Former Jerusalem Deputy Mayor Meron Benvenisti approached the matter differently.42 He noted that in South Africa the two sides shared the same faith, a fact that facilitated post-apartheid reconciliation. In Israel, there is no shared community, and Jewish-Muslim clashes are intensifying. Blacks and whites also interacted with each other and shared a “mutual economic dependence [that] made it impossible to create a true territorial division in South Africa.” This “bears no relation” to the Palestinian “one-sided dependence on Israel.” On the world scene, while the Afrikaaners were isolated, “Israel receives massive, unshakable support from a unified Diaspora Jewry and American aid” and is protected from “effective sanctions” by post-Holocaust concerns. Regarding the politics of numbers, South Africa had an overwhelming preponderance of non-whites, in comparison with the near parity of Jews and Arabs in Israel/Palestine. Partition might work in the current situation but not unification. In that regard, the South African government “supported the creation of the Bantustan institutions, funded them and subsidized their economy — in contrast to Israel, which destroyed Palestinian Authority institutions, smashed the economy in the territories and put the financial burden on the international community.” While whites and blacks believed they shared a homeland, making that struggle one for civil and political equality, Israelis and Palestinians have a desire for “national self-definition and separation.” Finally, while many white South Africans felt uneasy about the morality of an ethnic regime, few Israelis question the ethics of a Jewish state. Most argue that the Jews are a national people inhabiting their historic homeland. There is “no feeling of guilt,” and the occasional cracks in the “national consciousness” are “plastered over” by raising the specter of the “existential threat.”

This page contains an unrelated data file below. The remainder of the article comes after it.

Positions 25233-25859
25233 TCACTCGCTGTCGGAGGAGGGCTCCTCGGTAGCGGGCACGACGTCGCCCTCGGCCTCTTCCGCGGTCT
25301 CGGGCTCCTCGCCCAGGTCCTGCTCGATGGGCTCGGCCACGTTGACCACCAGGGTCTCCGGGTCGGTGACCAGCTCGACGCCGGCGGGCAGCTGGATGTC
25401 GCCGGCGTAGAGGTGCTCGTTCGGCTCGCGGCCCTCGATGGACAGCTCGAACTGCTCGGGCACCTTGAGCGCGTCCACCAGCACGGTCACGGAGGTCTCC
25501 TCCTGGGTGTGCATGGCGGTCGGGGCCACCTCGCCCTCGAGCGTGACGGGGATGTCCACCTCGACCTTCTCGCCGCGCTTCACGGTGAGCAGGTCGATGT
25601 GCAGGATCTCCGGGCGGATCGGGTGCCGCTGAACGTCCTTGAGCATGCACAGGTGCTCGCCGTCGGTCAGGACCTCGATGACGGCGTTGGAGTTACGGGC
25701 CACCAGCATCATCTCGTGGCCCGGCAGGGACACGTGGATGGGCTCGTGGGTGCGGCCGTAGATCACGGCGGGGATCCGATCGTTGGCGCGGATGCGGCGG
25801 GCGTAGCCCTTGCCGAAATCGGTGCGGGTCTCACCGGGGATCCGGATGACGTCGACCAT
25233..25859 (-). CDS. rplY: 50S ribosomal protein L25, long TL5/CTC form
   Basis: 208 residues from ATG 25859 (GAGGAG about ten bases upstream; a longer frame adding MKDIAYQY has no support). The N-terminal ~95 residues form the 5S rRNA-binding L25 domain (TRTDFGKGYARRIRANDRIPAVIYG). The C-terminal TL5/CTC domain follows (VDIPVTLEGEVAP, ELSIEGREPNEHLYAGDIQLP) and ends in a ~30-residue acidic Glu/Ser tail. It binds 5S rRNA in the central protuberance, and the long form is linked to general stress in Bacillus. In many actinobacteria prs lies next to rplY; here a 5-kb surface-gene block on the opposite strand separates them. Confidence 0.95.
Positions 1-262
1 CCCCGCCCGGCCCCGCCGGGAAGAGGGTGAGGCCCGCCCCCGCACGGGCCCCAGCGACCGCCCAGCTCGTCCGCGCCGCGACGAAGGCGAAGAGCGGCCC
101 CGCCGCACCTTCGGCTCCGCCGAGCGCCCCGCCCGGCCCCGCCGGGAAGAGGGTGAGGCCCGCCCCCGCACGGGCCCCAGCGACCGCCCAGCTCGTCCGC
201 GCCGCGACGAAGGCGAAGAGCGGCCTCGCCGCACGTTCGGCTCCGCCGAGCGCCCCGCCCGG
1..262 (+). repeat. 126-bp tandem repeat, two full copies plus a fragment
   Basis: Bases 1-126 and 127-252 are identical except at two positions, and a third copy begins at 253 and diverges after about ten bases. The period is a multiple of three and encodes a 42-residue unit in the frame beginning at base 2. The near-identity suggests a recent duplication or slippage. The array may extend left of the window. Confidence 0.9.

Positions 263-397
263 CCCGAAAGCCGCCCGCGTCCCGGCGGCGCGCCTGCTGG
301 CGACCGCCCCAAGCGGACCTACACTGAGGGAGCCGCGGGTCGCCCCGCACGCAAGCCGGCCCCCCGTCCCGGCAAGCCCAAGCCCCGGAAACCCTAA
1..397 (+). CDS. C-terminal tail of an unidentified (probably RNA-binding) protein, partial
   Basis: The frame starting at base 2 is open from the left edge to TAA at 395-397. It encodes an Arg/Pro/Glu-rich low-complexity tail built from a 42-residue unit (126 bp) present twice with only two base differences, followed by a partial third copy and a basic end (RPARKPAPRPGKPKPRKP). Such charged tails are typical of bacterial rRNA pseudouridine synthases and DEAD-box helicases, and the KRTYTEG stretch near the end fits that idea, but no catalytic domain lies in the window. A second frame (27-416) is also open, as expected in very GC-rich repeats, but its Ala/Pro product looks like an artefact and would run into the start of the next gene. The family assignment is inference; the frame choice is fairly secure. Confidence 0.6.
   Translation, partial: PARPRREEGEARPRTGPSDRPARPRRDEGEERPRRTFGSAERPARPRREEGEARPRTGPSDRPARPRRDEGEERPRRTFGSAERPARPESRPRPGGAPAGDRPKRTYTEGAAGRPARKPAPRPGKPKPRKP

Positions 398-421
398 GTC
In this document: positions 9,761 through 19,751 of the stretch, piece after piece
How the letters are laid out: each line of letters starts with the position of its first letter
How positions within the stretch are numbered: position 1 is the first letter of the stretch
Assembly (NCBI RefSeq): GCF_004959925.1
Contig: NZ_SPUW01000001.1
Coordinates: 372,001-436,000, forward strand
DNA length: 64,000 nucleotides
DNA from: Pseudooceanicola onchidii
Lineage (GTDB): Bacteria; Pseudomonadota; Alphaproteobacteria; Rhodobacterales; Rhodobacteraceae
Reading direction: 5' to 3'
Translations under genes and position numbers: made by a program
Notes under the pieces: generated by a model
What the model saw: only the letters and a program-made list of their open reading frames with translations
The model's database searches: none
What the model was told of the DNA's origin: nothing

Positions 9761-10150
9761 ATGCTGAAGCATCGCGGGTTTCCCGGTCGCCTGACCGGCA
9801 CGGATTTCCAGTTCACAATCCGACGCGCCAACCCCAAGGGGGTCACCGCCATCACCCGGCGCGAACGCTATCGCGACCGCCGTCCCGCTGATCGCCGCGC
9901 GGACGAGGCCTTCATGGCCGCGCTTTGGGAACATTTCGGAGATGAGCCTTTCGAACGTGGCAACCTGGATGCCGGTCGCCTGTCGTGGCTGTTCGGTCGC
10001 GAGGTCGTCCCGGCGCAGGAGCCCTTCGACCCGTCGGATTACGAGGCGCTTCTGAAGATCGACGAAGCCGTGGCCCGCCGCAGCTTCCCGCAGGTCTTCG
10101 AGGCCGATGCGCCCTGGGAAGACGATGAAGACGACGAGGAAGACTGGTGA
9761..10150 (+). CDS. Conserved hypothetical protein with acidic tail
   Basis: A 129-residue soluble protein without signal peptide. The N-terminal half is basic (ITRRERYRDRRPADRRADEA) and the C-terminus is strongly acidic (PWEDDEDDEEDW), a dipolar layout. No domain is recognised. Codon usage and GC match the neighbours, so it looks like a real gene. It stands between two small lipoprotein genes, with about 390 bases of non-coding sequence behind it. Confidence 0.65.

On the other side, many people see parallels. UN Resolution 3379 of 1975 (now repealed, after vigorous American efforts) based its conclusion that “Zionism is a form of racism and racial discrimination” upon an earlier 1965 UN definition of racism as “any distinction, exclusion, restriction or preference based on race, color, descent, or national or ethnic origin.” A host of Israeli laws seem to meet these standards. Even some Jews have doubts. A poll by the American Jewish Committee found that 41 percent of American Jews thought the word “racist” applied to Israeli policy and 74 percent thought the word “chauvinist” was appropriate.43 When Nelson Mandela was released from prison in 1990 and first met Yasser Arafat, he used a more historical model when he noted that both peoples were facing “a common form of colonialism.” In other words, both societies were dominated by transplanted European populations that considered themselves indigenous (and in fact were accepted by the major resistance groups — ANC and PLO — as having the right to remain in the land). These populations held nearly exclusive power and possessed most of the land (87 percent in South Africa, 93 percent within Israel, 30 percent in Gaza and 73 percent in the West Bank). Laws tended to separate the populations and maintain the inequitable relationship, and the Israeli regime is creating a so-called independent state that would — like the Homelands — be nonviable and subject to domination. Comparable policies involved land confiscations, residency permits, identity cards, restrictions on movement, family separations, detentions, demolitions and the shifting around of populations. Both regimes also had ethnically exclusivist ideologies.
Nobel Laureate Bishop Desmond Tutu of South Africa visited Palestine and saw definite parallels. He used words such as “disenfranchised,” “voiceless,” “injustice,” “oppression,” “collective punishment” and “home demolitions” to describe the Palestinian situation. “I’ve been very deeply distressed in my visit to the Holy Land; it reminded me so much of what happened to us black people in South Africa. I have seen the humiliation of the Palestinians at checkpoints and roadblocks, suffering like us when young white police officers prevented us from moving about.”44 As Israel’s highly respected columnist Nahum Barnea put it, “Thirty-seven years after the occupation, in the eyes of a large part of the world, Israel has become a pariah country. It’s not yet the South Africa of apartheid, but definitely from the same family.”45